Interview: How can an NGO drive social transformation with 5,000 scattered coconut farmers in the Philippines?

The Integrated Rural Development Foundation (IRDF), a Filipino NGO, is implementing the Livelihoods-Coconut project on the ground and will monitor it for 10 years. Arze Glipo, Executive Director at IRDF, explains her organization’s role in the project and the challenges that lie ahead.

Arze Glipo, Executive Director of IRDF
Arze cofounded IRDF in 1989. She was working as a training coordinator with rural communities and felt the need to link education programmes with economic opportunities. She therefore convened some farmer leaders, development workers and professors to build a hands-on organization to support farmers associations. IRDF is now a renowned NGO in the Philippines and is very active at an international level namely for advocacy on food and trade policies that protect rural communities. The Livelihoods-Coconut project is a timely opportunity for the NGO to scale its actions with the support of the private sector.

Livelihoods Venture: What are the key features of IRDF’s ‘integrated’ approach with smallholder farmers in the Philippines and what will be your role in the Livelihoods-Coconut project?

Arze Glipo: IRDF is a social development foundation created around 30 years ago. We started by improving rural communities access to land because when people own lands, they start having a voice. We are currently working with around 16,000 farmers and fishermen in various parts of the Philippines. Our work starts with understanding people’s needs and we bind them into associations so that they can respond to their problems in a collective manner. We develop programs around crop productivity, water issues, access to small machinery and capital for example, based on farmers’ specific needs.
In Mindanao, what farmers want right now is to have more revenues for their whole nuts to improve their livelihood. Today, farmers only deal with middlemen. So, our core mission in the Livelihoods Coconut project will be to help them increase their yields and connect them directly to Franklin Baker, the processor partnering in the project. If farmers have a bigger share of coconut’s market value, they can reinvest in their farm and get access to more services like training and finance. We will support the farmers to develop their own farm plan to make existing coconut trees more productive with organic fertilizers, replanting, etc. and to launch a diverse farming system with coconut, cocoa, banana…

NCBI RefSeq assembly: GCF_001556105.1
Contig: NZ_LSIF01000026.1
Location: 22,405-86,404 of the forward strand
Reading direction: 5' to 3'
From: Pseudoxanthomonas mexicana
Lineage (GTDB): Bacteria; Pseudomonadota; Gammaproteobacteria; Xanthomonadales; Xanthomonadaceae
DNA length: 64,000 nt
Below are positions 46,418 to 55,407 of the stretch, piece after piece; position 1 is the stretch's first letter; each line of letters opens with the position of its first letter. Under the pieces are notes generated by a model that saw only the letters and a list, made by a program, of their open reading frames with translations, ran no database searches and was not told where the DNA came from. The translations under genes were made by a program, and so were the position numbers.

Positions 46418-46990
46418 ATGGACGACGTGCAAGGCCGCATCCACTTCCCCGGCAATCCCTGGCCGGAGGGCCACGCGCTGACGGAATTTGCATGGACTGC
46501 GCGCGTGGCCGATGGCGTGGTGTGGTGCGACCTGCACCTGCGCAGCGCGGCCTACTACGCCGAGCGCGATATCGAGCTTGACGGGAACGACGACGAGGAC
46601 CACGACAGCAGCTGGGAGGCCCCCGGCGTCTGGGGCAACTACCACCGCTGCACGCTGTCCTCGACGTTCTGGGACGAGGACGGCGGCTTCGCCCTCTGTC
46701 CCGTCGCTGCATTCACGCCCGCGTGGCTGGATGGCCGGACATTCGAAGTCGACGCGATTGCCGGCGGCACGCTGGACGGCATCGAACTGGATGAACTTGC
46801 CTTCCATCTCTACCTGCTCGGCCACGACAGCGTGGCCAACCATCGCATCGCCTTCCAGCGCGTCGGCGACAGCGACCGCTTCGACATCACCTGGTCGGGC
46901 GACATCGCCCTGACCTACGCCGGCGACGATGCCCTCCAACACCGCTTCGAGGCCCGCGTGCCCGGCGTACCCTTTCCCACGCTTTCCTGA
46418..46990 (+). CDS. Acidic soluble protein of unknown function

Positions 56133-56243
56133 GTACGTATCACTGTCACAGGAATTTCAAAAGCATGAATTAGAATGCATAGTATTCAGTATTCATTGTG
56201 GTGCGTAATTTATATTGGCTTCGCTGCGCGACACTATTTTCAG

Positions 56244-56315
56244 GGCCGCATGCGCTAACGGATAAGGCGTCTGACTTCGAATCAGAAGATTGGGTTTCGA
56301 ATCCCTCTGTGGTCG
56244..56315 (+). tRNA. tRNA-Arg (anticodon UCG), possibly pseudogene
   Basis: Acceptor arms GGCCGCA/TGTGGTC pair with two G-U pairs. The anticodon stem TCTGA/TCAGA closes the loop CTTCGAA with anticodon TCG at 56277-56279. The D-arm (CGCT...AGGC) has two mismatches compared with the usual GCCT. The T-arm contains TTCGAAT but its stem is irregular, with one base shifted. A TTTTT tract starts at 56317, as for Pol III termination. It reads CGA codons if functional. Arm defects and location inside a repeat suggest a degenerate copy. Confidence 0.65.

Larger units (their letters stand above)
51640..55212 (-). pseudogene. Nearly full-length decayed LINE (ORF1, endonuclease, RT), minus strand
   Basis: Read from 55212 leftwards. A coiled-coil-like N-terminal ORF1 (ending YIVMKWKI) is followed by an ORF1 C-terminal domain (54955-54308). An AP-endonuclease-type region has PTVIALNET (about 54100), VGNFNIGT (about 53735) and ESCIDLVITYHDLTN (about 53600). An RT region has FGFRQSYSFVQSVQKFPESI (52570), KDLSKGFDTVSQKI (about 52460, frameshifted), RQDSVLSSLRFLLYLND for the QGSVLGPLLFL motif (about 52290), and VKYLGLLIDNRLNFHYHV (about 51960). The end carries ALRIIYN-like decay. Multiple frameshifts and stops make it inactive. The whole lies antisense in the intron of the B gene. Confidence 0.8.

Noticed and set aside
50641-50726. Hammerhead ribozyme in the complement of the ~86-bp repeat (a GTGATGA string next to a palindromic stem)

“This is not a mere sourcing programme but a comprehensive project that will benefit farmers and their communities”,
Arze Glipo, Executive Director at IRDF


L.V.: What are the main challenges for IRDF in this project?

A.G.: The scale of the project is quite a challenge. 5,000 farmers is a big number. But our team has the necessary skills to mobilize the farmers. We will strengthen existing organizations and create new ones to come up with 50 associations and around 10 cooperatives within the next 5 years. It will be a step-by-step process to make the farmers feel they are the actors of change and not only recipients. We are sure that when they see this is not a mere sourcing programme but a comprehensive project that will benefit their community and themselves, they will be fully engaged, and it will strengthen their loyalty to the direct sourcing scheme.
Moreover, this is the first time that IRDF is working directly with the private sector. At the beginning, there could have been some issues of trust. But we discussed a lot with the teams of Livelihoods Funds and Franklin Baker. And we discovered that we had the same vision when it came to improving the lives of vulnerable coconut farmers. We are optimistic that we will have a mutually beneficial project and that local governments will be supportive of it. Its 10-year span offers us the possibility to continuously adjust our plans to make sure the targets are achieved.

L.V.: How will women be involved in the Livelihoods-Coconut project?

A.G.: Women don’t have enough economic opportunities in this region. Of course, they take care of the children, but they also want to be more involved in production activities. They support their husbands for harvesting roughly every two months but, in between, they don’t have any income-generating activity. The households cannot rely solely on coconut and women will play a major role by being directly involved in the crop diversification of the farms. They will be trained to grow new food and cash crops and then sell them to local markets. We will also provide them with support, so they can engage in other activities like pig fattening, small poultry…
With the necessary investment, new opportunities will be offered to women associations. For example, the coco husk is currently thrown away by farmers. But it can be processed locally and used as fiber for making nets, planting material, etc. The project will provide women with coco-twining machines they can weave the fiber into nets, sold in the island. The market is there, and we will just give them the means to go and get the benefits!